I don't know if I'd call this a bad practice, I see it a lot, it works, but perhaps doesn't do a good job of explaining what _this is. Perhaps the variable should be named something more appropriate, like:

```var myParent = this;   //or var myCaller = this; ```

But, there's a way we can avoid this temporary reference to the this context. We can do this by using the built-in call() method.

```(function() {   doSomething() {     console.log(this);   // this is now usable, it references the calling object     this.value = 'I have no need for a temporary reference to my caller's this context';   }     doSomething.call(this); })();```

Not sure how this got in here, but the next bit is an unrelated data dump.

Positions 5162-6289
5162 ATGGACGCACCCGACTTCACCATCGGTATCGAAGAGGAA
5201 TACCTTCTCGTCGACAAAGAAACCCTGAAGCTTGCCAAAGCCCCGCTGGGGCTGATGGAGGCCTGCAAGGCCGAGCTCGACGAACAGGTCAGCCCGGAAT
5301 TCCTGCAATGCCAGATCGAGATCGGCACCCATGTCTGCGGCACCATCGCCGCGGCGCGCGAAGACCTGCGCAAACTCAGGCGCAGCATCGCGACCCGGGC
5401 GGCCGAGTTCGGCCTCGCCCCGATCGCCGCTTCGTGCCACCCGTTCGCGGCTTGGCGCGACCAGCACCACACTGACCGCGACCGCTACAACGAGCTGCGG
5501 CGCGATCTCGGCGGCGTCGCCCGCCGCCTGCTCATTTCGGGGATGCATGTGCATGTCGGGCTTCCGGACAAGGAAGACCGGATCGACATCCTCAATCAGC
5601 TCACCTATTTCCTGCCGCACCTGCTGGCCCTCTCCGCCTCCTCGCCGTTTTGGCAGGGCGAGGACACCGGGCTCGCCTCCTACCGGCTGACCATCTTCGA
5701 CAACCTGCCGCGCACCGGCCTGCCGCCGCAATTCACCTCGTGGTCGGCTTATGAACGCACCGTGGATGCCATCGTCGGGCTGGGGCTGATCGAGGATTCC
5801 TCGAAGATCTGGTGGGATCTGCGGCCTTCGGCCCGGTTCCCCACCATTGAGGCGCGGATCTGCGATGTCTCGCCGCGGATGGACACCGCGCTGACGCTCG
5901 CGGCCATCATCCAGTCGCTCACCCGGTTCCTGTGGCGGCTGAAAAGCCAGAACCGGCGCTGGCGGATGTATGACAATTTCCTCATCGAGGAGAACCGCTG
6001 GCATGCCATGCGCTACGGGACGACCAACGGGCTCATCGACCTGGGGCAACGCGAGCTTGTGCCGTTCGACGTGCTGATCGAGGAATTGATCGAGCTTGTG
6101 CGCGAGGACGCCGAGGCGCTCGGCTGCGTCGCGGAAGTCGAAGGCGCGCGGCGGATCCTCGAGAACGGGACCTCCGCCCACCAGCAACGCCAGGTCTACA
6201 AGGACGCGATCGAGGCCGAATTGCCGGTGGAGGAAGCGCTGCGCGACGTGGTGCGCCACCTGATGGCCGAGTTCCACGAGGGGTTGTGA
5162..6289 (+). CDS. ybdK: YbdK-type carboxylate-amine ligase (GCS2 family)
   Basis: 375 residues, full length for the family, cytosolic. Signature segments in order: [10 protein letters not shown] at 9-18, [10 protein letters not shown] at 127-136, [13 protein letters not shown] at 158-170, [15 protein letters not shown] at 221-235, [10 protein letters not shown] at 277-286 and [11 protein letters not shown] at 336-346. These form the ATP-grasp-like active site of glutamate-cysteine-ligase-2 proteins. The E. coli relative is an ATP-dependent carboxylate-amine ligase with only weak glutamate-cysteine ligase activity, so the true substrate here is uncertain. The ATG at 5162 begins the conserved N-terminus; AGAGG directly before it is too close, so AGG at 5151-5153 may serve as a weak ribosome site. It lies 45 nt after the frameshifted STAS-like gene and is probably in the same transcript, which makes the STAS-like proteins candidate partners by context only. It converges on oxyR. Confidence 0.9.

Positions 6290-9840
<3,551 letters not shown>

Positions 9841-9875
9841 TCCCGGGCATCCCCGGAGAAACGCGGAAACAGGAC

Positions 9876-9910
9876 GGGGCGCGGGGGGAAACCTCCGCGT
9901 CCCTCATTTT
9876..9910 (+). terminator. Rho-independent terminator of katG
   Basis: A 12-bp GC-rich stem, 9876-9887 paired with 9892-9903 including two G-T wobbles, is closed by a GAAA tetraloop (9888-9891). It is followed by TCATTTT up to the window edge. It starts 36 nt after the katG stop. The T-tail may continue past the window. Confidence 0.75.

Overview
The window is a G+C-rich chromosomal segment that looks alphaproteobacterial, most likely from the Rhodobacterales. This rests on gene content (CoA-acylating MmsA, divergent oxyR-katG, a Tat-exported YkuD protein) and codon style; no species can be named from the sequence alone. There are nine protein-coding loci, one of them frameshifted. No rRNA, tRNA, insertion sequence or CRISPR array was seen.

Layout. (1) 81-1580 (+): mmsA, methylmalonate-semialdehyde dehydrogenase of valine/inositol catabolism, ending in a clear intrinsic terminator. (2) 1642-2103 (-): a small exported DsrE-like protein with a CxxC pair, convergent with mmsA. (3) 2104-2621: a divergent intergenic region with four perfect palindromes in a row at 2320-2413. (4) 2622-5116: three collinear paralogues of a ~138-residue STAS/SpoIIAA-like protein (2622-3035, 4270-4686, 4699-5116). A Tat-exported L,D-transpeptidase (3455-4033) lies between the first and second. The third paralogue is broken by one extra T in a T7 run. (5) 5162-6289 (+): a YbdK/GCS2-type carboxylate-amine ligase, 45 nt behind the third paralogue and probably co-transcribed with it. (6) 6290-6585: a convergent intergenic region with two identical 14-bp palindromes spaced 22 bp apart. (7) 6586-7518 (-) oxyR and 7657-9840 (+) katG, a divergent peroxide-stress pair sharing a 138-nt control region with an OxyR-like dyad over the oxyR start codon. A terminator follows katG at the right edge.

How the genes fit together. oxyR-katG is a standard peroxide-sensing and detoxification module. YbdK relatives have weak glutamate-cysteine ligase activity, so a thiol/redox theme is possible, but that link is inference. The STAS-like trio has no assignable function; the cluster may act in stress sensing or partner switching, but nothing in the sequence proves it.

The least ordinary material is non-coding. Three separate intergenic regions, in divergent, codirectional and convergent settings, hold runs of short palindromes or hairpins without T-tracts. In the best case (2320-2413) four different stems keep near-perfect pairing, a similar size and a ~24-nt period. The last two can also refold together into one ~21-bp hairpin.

call() allows us to "pass in" the context that the function should have. So, we're essentially saying, "when I call you, stay in the same context, you don't have a context, suck it!"

jQuery tells us this is okay by providing a context parameter to their ajax method. This parameter provides the callback methods with the proper context. Usually, we just pass in this.

### Semicolons are super important

Okay, so nobody likes semicolons. The word semicolon doesn't even really make sense, how can something that's "semi" be larger than the whole thing (colon)? But, as a symbol, they make a lot of sense to the JavaScript interpreter. They say, "Hey, this statement has reached it's end."

The problem is, the interpreter is not strict on their usage, most  of the time you can get away without using a semicolon at the end of a statement. This flexibility actually leads us to believe that they're optional, and, in most cases, they are.